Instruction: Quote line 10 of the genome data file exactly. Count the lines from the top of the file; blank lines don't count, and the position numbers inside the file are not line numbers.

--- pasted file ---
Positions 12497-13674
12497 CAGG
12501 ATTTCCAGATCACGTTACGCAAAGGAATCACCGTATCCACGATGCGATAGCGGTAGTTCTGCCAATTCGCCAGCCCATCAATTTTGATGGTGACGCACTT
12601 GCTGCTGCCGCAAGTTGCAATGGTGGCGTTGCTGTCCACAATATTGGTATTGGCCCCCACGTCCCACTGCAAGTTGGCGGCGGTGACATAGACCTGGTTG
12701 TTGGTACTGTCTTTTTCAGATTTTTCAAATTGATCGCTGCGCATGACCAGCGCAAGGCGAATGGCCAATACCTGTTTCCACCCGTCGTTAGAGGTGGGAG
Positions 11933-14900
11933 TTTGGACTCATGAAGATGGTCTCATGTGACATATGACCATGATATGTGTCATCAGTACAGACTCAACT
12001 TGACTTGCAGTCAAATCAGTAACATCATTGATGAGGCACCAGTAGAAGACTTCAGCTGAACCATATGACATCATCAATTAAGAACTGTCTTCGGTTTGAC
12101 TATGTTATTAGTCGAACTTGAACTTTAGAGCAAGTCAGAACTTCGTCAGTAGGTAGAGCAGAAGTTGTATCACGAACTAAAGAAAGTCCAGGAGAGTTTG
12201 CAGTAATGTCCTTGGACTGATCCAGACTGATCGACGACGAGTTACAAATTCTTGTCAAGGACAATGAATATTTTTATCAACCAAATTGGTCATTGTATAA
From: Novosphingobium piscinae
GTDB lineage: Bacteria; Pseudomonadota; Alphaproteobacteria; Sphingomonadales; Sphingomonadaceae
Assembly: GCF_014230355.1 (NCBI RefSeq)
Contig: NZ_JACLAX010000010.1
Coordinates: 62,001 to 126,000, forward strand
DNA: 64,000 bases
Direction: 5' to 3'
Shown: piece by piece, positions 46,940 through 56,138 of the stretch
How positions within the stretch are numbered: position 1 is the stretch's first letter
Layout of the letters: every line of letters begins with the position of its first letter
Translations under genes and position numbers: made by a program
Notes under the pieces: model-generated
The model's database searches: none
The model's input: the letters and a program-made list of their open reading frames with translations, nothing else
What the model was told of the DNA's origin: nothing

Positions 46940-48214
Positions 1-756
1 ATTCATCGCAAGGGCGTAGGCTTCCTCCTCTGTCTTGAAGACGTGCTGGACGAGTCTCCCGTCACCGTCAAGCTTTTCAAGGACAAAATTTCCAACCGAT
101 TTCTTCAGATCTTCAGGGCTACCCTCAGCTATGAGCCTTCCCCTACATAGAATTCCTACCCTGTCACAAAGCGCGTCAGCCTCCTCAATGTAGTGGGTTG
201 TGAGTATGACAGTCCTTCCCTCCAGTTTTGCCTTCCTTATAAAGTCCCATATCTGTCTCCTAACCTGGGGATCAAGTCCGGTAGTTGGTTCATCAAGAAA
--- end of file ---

12201 CAGTAATGTCCTTGGACTGATCCAGACTGATCGACGACGAGTTACAAATTCTTGTCAAGGACAATGAATATTTTTATCAACCAAATTGGTCATTGTATAA